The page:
Therefore, this study also examined the level of perception of the two concepts of ALARA and Regulatory Sciences among healthcare workers.

2 Materials and methods

The study protocol was approved on July 14, 2016 by the Ethics Committee of Shubun University (approval number: 28SR2) before data collection. Demographic data of medical doctors, pharmacists, and nurses were collected in this study from all over Japan. Data of laypersons were collected in our previous study (Yoshida et al., 2017). We had previously assessed the perception gaps regarding technical terms of the effect of radiation on the human body and related issues among residents of the six Japanese prefectures of Miyagi, Fukushima, Tokyo, Aichi, Hiroshima, and Nagasaki.

Medical doctors, pharmacists, and nurses were examined as subjects in the current study. The research was performed under contract with NTT Rezonanto Co., Ltd. using an internet survey that was monitored by Goo Research contractors. The monitors were previously registered with an internet research company. Basic information on sex, residence, etc., of the monitors was registered as well. 170 medical doctors, 84 pharmacists, and 246 nurses were selected from all over Japan. We used a two-step selection method. Samples representing 110% of the target number were collected and submitted to us, after excluding imperfect samples. The research period for medical doctors, pharmacists, and nurses was August 12 to 17, 2016. The research period for the laypersons was February 13 to 19, 2014. As an incentive, each monitor got 50 points redeemable on the Goo website (worth about 50 cents) after completing the answers to the questions.

The scoring of the answers was calibrated on a scale of 1–5, one of which was selected as the most appropriate number by the respondents. For example, for perception of the concept of ALARA among medical doctors, pharmacists, nurses and laypersons, they chose answers calibrated on a scale of 1–5, wherein 1 indicated “I do not know at all”, 3 indicated “I cannot tell clearly whether I know”, and 5 indicated “I know very well”. With respect to the perception of laypersons’ recognition level of the 20 medical terms related to radiation and eight technical issues regarding radiation among medical doctors, pharmacists, and nurses, they chose answers calibrated on a scale of 1–5, wherein 1 indicated “I do not think that the layperson knows”, 3 indicated “I cannot tell clearly whether the layperson knows or not”, and 5 indicated “I think that the layperson knows”. This recognition was termed as “laypersons’ perception level of technical terms regarding the effect of radiation on the human body as estimated by healthcare workers of Japan”. The most appropriate number between 1 and 5 was selected.

A Chi-square test and a binary logistic regression test were applied to analyze the data. In terms of applying the Chi-square test, scores of 4 and 5 were believed to indicate positive perception of “they know”. Generally, when using the 5-point Likert scale, to make definition of the numbers clear, 1, 3 and 5 were explained explicitly, but 2 and 4 were explained implicitly. In terms of applying the binary logistic regression test to assess the crude odds ratio (OR) and adjusted OR with respect to the perception of laypersons’ recognition level of the 20 medical terms related to radiation and eight technical issues regarding radiation among medical doctors, pharmacists, and nurses, the 5-point Likert scores of 20 terms were summed, and 61 was adopted as a cut-off index, so that a total score ≥ 61 for recognition level of the 20 technical terms regarding radiation indicated that “laypersons know”.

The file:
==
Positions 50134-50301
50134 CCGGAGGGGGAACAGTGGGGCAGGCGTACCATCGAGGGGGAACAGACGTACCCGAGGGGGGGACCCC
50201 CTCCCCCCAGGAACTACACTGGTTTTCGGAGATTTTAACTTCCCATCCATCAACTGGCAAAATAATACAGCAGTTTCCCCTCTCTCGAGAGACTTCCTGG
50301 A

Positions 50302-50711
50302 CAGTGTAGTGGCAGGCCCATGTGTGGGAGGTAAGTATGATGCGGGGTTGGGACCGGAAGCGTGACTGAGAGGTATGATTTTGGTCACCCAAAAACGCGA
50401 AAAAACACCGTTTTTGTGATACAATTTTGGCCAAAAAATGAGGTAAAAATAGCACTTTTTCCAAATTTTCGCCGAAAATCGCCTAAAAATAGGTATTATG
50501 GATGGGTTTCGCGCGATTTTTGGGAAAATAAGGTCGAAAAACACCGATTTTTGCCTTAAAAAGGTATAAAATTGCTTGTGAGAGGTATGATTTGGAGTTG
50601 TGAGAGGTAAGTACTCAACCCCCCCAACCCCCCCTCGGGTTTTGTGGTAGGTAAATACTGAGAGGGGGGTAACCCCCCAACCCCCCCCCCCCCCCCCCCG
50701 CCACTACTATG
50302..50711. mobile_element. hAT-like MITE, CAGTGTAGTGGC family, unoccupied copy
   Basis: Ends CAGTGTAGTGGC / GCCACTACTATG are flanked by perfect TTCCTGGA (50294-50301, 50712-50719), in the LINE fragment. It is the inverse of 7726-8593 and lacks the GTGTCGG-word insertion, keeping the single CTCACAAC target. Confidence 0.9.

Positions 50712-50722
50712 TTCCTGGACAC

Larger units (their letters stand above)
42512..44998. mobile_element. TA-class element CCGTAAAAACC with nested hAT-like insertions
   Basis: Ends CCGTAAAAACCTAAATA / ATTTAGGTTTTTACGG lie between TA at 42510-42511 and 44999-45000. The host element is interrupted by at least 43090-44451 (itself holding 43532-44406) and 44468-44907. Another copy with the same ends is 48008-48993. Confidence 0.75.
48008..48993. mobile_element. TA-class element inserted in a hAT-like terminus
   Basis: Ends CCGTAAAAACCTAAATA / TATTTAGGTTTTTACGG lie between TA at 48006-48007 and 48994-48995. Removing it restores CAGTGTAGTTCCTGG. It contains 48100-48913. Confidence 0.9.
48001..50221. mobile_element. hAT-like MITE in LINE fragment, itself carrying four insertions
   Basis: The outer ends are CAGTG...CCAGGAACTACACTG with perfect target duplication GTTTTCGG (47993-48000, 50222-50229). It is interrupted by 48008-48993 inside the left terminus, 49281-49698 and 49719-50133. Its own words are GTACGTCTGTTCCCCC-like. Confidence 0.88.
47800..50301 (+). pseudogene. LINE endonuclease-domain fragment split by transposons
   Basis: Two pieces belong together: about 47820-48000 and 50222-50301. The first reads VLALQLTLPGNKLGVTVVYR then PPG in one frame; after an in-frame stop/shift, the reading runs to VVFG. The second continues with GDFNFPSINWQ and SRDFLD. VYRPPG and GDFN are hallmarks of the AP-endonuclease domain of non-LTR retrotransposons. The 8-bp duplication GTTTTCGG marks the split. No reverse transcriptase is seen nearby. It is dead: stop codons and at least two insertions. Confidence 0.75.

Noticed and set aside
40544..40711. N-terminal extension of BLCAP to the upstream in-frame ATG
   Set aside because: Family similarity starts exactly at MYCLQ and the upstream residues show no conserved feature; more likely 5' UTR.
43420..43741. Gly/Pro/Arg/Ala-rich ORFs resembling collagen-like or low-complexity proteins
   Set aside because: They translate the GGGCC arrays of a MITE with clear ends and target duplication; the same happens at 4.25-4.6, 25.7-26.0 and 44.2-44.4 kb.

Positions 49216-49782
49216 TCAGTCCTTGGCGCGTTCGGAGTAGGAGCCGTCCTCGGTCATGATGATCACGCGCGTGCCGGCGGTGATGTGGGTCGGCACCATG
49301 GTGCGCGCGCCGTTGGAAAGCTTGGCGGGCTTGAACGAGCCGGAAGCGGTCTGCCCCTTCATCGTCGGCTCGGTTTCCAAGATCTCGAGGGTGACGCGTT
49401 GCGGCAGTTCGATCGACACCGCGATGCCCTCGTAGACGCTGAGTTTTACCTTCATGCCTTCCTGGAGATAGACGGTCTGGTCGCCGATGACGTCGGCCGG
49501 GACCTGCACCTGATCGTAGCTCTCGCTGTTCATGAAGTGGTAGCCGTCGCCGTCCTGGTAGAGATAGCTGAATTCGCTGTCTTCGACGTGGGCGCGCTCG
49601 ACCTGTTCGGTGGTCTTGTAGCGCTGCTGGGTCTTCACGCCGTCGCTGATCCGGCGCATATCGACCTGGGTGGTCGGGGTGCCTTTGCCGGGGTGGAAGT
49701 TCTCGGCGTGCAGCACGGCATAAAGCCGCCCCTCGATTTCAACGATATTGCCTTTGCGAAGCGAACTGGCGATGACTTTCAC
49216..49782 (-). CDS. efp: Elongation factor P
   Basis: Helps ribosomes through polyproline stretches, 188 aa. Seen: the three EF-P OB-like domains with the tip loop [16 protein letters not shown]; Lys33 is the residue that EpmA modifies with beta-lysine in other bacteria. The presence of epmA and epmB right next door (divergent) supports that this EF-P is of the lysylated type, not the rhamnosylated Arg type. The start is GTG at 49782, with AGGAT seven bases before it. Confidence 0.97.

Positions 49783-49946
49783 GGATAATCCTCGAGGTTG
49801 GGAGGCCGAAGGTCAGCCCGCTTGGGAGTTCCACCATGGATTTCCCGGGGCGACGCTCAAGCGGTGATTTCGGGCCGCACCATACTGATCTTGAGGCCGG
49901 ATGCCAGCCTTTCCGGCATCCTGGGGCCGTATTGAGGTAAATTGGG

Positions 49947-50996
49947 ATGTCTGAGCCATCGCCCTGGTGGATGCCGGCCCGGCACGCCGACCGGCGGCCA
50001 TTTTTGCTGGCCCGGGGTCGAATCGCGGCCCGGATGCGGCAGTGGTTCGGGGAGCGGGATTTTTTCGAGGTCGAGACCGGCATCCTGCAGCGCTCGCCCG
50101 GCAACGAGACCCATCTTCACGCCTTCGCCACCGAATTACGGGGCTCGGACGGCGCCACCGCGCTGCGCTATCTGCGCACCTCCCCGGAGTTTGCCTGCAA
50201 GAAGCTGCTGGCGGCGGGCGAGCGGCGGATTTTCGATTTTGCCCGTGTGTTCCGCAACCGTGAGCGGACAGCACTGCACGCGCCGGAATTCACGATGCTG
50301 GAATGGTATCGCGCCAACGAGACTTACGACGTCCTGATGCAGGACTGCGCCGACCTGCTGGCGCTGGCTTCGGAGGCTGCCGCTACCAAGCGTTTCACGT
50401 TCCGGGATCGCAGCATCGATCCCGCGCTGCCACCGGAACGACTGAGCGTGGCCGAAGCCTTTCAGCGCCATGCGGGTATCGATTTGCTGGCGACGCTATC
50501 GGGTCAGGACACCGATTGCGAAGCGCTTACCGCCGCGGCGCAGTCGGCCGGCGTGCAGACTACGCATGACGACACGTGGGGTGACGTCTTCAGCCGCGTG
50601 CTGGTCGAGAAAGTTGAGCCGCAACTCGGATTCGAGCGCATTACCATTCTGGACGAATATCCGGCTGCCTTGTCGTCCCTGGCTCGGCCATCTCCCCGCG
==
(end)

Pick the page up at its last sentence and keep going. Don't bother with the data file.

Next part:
3 Results

Table 1 shows the demographic characteristics of the respondents. Between male and female medical doctors, a statistically significant difference was observed in age and participation in clinical trials. A statistically significant difference was observed in participation in clinical trials between male and female pharmacists, as well as between male and female nurses. A statistically significant difference was also observed in age and education between male and female laypersons.

Table 2 showed that there were statistically significant differences in the percentage of “knowing” of the concept of ALARA and Regulatory Sciences among medical doctors, pharmacists, and nurses. The highest percentages of all three sources were marked by medical doctors, followed by pharmacists, and then nurses. 23.5% of medical doctors, 16.7% of pharmacists, and 8.9% of nurses had perception of the concept of ALARA. 16.5% of medical doctors, 17.9% of pharmacists, and 7.3% of nurses had perception of the concept of Regulatory Sciences. In addition, 16.5% of medical doctors, 15.5% of pharmacists, and 8.1% of nurses knew that the standards regarding radiation were set based on the concept of Regulatory Sciences.